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Spotify might restrict some album releases to paid users

Deals with record labels could smooth the road to a much-rumored IPO, the Financial Times reports.

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You may soon have to pony up for a Spotify subscription to get access to the biggest albums on the streaming service.

Mario Tama/Getty Images

If you aren't a paying customer of Spotify, you may soon be missing out on some big album releases on the streaming-music service.

The startup is in talks with several major record labels to lower the royalty fees that Spotify pays for their music, the Financial Times reported Thursday. In exchange, Spotify would for a limited time restrict access on major album releases to paid subscribers, the newspaper reported (subscription required).

Such deals could help the Sweden-based service take a step closer to a much-rumored IPO. Making the company more attractive to investors was reportedly the reason Spotify abandoned "advanced talks" in December to acquire rival streaming service SoundCloud.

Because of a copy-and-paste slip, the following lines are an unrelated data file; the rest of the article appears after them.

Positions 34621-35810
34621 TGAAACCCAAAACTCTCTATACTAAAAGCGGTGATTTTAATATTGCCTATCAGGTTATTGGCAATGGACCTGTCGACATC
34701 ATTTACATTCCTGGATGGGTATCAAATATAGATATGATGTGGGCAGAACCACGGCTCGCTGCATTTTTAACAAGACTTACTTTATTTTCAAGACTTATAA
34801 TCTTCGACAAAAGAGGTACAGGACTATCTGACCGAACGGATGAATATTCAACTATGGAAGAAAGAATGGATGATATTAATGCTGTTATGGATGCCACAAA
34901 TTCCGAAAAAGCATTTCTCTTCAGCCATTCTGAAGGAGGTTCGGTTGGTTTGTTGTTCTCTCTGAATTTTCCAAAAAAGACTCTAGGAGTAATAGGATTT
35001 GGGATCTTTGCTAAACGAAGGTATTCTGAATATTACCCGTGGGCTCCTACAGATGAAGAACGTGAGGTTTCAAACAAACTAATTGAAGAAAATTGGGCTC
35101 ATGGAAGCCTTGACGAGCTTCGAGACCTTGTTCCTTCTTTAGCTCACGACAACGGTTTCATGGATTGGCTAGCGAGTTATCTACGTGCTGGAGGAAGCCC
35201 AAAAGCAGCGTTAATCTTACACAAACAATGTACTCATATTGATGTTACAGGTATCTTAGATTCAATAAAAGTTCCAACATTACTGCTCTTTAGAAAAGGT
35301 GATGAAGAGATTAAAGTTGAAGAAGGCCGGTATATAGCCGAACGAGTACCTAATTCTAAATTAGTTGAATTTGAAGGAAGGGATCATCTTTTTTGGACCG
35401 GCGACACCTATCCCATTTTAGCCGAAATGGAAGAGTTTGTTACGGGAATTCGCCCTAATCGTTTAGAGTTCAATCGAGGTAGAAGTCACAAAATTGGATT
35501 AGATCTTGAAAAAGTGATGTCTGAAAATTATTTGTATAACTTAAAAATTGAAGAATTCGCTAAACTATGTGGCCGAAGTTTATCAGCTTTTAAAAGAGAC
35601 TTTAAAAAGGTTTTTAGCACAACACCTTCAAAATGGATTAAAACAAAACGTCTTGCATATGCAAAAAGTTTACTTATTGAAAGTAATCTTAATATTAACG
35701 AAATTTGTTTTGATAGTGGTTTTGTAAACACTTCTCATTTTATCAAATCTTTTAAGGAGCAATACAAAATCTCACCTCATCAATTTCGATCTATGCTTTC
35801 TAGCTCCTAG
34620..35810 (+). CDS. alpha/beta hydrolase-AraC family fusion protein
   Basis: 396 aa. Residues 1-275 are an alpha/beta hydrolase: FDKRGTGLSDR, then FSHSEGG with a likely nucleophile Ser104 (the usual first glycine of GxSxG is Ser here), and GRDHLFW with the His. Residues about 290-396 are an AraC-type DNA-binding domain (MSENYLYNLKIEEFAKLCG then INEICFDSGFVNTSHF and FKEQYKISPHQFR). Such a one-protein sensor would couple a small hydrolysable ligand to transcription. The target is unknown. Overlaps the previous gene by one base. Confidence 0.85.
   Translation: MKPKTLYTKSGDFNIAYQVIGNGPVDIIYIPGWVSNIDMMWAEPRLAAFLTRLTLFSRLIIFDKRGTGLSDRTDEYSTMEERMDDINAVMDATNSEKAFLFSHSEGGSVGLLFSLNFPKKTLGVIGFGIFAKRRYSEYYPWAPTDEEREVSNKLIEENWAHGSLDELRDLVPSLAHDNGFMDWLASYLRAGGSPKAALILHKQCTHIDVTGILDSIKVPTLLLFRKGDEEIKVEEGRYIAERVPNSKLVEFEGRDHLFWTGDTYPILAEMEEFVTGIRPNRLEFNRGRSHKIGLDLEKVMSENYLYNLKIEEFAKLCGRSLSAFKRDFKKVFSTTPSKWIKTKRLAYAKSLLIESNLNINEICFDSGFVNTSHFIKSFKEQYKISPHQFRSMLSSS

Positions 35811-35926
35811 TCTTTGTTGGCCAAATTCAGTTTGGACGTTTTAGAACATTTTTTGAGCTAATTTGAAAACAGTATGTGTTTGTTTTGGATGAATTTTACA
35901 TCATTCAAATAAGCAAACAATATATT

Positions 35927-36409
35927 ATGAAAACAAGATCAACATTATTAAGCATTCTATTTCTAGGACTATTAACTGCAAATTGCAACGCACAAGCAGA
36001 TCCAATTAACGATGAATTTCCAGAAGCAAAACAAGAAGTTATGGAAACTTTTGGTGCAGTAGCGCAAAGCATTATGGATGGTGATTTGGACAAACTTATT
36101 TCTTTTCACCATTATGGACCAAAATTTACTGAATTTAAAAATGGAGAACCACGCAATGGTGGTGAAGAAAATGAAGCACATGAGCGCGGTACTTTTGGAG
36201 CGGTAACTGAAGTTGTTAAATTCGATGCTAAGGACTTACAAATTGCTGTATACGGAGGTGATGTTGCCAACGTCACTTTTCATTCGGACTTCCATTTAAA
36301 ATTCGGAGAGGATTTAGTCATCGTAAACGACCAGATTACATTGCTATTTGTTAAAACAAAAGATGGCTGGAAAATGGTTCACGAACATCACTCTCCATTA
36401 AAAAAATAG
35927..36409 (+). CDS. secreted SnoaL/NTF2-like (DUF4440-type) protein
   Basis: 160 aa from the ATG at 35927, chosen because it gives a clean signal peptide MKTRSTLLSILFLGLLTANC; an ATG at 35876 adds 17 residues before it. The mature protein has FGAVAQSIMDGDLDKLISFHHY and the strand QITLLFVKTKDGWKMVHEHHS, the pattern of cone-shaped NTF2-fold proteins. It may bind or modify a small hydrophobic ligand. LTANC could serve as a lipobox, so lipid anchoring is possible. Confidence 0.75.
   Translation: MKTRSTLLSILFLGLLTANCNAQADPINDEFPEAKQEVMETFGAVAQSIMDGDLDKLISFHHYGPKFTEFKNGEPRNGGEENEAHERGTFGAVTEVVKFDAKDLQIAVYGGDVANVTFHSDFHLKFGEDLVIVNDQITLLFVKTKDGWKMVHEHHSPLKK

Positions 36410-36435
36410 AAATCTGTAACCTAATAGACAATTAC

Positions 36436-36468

Spotify's IPO ambitions underscore the intensifying competition for streaming-music customers. In the last three years, consumers have shifted from digital downloads to memberships that charge a monthly fee for unlimited access to tens of millions of songs.

Spotify currently dominates the market with 50 million paying subscribers worldwide, up from 30 million paying subscribers a year ago, according to market researcher Statista. Apple has been catching up fast, with executive Eddy Cue saying last month that Apple Music was "well past" the 20 million mark.

Spotify did not immediately respond to a request for comment.

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